Developing Best Practice in Reading Tents in East Africa
Upcoming SlideShare
Loading in...5

Developing Best Practice in Reading Tents in East Africa



An introduction to best practice in running readings tents in East Africa.

An introduction to best practice in running readings tents in East Africa.



Total Views
Views on SlideShare
Embed Views



0 Embeds 0

No embeds


Upload Details

Uploaded via as Microsoft PowerPoint

Usage Rights

© All Rights Reserved

Report content

Flagged as inappropriate Flag as inappropriate
Flag as inappropriate

Select your reason for flagging this presentation as inappropriate.

  • Full Name Full Name Comment goes here.
    Are you sure you want to
    Your message goes here
Post Comment
Edit your comment

Developing Best Practice in Reading Tents in East Africa Developing Best Practice in Reading Tents in East Africa Presentation Transcript

  • Developing Best Practice in Reading Tents in East Africa Robert Sarjant, Head of Operations, Book Aid International, UK World Library and Information Congress, Oslo 2005
  • Background
    • 3 countries: Kenya, Uganda, Tanzania
    • Only 10% of schools have libraries
    • Publishing is weak
    • Literacy rates are low
    • Lack of reading culture
    • Growth of Primary Education
  • Background
    • East African Book Development Association (EABDA) formed in 2001
    • Runs reading tents
    • And trains teacher-librarians
    • Formed partnership with Book Aid International (BAI) in 2003
  • Book Aid International
    • established 1954
    • works with partners to create reading and learning opportunities for people to realise their potential and alleviate poverty
    • provides books and training to libraries and the book chain in 18 countries
  • EABDA’s Mission
    • To enhance a reading culture in Kenya, Uganda & Tanzania, through developing the book chain (authorship, publishing, distribution, readership) & to encourage cross border trade in books.
  • EABDA aims to:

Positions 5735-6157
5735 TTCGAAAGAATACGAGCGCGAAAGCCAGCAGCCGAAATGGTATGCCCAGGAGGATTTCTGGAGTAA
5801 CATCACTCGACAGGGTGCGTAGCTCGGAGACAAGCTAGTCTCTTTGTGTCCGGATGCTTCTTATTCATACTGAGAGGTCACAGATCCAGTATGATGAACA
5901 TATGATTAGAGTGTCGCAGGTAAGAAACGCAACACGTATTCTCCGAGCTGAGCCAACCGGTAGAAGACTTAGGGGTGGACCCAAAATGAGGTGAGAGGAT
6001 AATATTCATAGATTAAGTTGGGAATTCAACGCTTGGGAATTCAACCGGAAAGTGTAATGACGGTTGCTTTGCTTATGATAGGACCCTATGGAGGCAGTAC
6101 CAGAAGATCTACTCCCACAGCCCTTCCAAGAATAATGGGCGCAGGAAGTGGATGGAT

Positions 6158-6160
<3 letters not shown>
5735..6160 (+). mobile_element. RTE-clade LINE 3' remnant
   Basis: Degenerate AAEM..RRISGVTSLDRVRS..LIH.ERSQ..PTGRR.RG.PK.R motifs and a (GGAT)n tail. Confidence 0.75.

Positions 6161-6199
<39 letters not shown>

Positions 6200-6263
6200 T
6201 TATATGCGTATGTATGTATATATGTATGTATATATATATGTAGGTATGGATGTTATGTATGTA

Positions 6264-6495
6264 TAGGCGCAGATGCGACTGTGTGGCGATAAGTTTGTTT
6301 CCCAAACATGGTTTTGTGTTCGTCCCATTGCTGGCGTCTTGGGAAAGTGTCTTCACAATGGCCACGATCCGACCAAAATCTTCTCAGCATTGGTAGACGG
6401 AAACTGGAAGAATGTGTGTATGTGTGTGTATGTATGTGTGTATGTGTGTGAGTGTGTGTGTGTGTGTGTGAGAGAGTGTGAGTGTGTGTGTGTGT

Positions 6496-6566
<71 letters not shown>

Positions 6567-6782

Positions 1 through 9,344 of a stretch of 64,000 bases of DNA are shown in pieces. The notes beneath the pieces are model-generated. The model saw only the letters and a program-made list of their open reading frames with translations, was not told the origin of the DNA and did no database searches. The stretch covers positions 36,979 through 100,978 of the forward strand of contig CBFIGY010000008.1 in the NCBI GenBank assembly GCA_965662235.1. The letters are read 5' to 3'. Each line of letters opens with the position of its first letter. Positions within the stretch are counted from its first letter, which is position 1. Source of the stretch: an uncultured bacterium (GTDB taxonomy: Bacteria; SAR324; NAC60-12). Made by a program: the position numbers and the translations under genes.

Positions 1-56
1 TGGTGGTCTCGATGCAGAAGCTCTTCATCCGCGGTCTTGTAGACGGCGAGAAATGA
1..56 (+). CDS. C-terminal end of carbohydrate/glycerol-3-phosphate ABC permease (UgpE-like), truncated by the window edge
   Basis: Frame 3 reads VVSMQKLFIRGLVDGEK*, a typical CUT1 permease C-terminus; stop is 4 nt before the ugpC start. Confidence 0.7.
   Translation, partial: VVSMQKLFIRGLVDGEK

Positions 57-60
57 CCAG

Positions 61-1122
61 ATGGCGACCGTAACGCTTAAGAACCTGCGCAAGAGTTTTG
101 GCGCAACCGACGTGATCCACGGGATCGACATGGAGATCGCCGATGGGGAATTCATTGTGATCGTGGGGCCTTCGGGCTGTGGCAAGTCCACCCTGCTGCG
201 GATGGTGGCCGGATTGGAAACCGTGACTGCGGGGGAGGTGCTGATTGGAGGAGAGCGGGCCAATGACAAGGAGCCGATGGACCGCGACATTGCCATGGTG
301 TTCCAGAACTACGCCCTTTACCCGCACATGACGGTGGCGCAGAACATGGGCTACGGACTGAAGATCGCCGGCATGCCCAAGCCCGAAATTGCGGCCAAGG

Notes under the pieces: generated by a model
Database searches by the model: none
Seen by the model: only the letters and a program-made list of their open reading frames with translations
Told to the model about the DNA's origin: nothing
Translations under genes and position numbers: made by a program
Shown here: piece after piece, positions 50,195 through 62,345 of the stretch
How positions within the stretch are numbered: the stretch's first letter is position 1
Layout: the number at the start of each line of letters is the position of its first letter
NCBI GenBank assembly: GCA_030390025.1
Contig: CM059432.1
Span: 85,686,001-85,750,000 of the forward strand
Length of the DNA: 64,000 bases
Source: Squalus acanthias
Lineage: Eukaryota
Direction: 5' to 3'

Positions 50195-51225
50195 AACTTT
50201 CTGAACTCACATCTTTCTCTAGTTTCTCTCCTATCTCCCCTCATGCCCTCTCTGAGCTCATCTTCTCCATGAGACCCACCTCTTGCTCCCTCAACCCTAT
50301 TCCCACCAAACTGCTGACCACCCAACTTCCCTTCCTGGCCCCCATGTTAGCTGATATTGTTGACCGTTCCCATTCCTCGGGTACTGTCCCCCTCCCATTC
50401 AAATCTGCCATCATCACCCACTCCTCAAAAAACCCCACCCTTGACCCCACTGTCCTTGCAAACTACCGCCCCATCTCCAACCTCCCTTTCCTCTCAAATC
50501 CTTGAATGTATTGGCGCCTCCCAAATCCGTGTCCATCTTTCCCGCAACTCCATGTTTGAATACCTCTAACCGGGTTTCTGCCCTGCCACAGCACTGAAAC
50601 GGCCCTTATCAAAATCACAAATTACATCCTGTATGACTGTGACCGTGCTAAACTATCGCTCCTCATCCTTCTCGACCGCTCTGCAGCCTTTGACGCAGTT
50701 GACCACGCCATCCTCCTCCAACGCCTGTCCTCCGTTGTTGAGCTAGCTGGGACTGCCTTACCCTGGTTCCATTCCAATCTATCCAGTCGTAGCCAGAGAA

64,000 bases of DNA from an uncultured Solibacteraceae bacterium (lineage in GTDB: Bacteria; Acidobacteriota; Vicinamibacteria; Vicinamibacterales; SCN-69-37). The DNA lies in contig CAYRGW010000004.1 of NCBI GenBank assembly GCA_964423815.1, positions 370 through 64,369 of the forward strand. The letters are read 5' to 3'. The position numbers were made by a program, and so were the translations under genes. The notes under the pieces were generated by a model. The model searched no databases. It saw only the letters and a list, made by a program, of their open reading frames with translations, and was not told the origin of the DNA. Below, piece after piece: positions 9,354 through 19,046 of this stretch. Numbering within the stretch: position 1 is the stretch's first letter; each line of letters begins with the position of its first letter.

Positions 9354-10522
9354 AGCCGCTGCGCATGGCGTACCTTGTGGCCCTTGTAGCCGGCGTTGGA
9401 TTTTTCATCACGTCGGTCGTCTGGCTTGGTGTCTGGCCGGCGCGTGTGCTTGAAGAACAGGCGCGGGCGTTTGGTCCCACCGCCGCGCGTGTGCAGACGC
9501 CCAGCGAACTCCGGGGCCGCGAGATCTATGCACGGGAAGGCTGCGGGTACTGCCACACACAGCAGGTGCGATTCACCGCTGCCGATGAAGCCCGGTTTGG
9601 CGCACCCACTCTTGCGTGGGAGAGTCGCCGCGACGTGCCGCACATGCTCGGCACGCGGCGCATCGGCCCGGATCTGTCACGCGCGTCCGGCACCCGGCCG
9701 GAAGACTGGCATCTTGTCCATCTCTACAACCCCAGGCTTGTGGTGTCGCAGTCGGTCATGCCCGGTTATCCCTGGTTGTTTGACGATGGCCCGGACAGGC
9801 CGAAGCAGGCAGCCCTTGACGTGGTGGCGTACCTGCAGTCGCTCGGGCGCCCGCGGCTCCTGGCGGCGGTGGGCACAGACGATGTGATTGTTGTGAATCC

• develop projects that ensure creation and supply of appropriate reading materials
    • support development of school & community libraries, & training of teachers in reading and library development
    • initiate/support projects & campaigns to build a book-reading culture
  • Why reading tents?
    • Breaks association between reading and textbooks
    • Makes reading for fun
    • ‘ an outreach tool used to promote reading, stimulate a desire and love for reading, develop reading skills and a reading culture.’
  • Reading Tent Activities
    • Storytelling and drama
    • Face painting
    • Puppet shows
    • Art (draw your favourite character)
    • Quizzes
    • Puzzles and games
  • Working in partnership to:
    • Promote reading as a basis for education and lifelong learning
    • Increase access to info. through libraries
    • Strengthen capacity within the book chain
    • Develop effective advocacy
    • Support professional skills development
    • Improve assessment of the outcomes
  • Who is our audience?
    • Children
    • Teachers – many are not readers
    • Parents
    • Wider community
    • Local leaders and business
  • Planning and Partners
    • Involve stakeholders & identify a lead
    • Mobilise the community
    • ‘ the occasion created a sense of ownership & appreciation of the library by the local community & laid the ground for future participation of the local community, including the business people’
  • What materials?
    • Relevant to target group/local situation
    • Appropriate language and style
    • Variety/diversity of titles
    • Good physical quality
    • Origin – local titles to promote local book industry
  • Books from BAI
  • How do we promote the project?
    • Sensitisation
    • Posters & Announcements
    • Radio, TV and newspapers
    • Invitations to local dignitaries
    • Participation in book fairs
    • But more advocacy needed
  • How do we train?
    • Participatory approach
    • Sharing learning and best practice
    • Training the trainer
    • Focus on practical outcomes
  • How do we keep going?
    • Reduce reliance on donors
    • Keep sowing seeds – training, reading clubs, book weeks, library sessions
    • Build up best practice & evidence
    • Lobby governments for support
    • Collaborate with stakeholders
  • No room in the tent!
  • Conclusions
    • Literacy guidelines useful for planning and looking back at projects
    • Reading tents project needs more work on latter stages of cycle
    • Given right opportunities, children all over the world will enjoy reading
  • Book Aid International
    • For further information:
    • Email: [email_address]
    • Or see
    • Full paper available from: